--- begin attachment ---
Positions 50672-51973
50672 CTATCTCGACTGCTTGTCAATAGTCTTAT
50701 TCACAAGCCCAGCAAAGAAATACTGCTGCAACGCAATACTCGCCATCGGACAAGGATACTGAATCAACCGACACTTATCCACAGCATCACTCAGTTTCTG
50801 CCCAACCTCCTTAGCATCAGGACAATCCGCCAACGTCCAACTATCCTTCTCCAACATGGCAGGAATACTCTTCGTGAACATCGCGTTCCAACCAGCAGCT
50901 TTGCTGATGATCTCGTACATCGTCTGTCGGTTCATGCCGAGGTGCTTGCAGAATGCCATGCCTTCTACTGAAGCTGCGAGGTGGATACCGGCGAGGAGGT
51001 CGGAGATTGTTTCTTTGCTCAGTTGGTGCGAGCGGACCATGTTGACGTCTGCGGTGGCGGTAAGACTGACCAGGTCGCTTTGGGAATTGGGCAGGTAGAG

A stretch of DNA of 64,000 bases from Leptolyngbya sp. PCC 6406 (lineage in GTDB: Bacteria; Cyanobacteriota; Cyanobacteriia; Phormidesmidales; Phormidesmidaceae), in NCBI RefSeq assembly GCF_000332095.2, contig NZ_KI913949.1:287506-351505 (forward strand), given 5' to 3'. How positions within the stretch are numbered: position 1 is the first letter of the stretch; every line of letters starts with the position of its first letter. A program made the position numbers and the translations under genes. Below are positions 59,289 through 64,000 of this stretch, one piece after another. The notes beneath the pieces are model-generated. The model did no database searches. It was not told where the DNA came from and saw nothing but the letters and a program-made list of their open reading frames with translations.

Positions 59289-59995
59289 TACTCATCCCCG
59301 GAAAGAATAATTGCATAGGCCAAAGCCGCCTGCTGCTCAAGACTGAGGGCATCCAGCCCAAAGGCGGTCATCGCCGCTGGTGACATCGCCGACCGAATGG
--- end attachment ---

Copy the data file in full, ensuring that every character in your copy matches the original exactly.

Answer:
Positions 50672-51973
50672 CTATCTCGACTGCTTGTCAATAGTCTTAT
50701 TCACAAGCCCAGCAAAGAAATACTGCTGCAACGCAATACTCGCCATCGGACAAGGATACTGAATCAACCGACACTTATCCACAGCATCACTCAGTTTCTG
50801 CCCAACCTCCTTAGCATCAGGACAATCCGCCAACGTCCAACTATCCTTCTCCAACATGGCAGGAATACTCTTCGTGAACATCGCGTTCCAACCAGCAGCT
50901 TTGCTGATGATCTCGTACATCGTCTGTCGGTTCATGCCGAGGTGCTTGCAGAATGCCATGCCTTCTACTGAAGCTGCGAGGTGGATACCGGCGAGGAGGT
51001 CGGAGATTGTTTCTTTGCTCAGTTGGTGCGAGCGGACCATGTTGACGTCTGCGGTGGCGGTAAGACTGACCAGGTCGCTTTGGGAATTGGGCAGGTAGAG

A stretch of DNA of 64,000 bases from Leptolyngbya sp. PCC 6406 (lineage in GTDB: Bacteria; Cyanobacteriota; Cyanobacteriia; Phormidesmidales; Phormidesmidaceae), in NCBI RefSeq assembly GCF_000332095.2, contig NZ_KI913949.1:287506-351505 (forward strand), given 5' to 3'. How positions within the stretch are numbered: position 1 is the first letter of the stretch; every line of letters starts with the position of its first letter. A program made the position numbers and the translations under genes. Below are positions 59,289 through 64,000 of this stretch, one piece after another. The notes beneath the pieces are model-generated. The model did no database searches. It was not told where the DNA came from and saw nothing but the letters and a program-made list of their open reading frames with translations.

Positions 59289-59995
59289 TACTCATCCCCG
59301 GAAAGAATAATTGCATAGGCCAAAGCCGCCTGCTGCTCAAGACTGAGGGCATCCAGCCCAAAGGCGGTCATCGCCGCTGGTGACATCGCCGACCGAATGG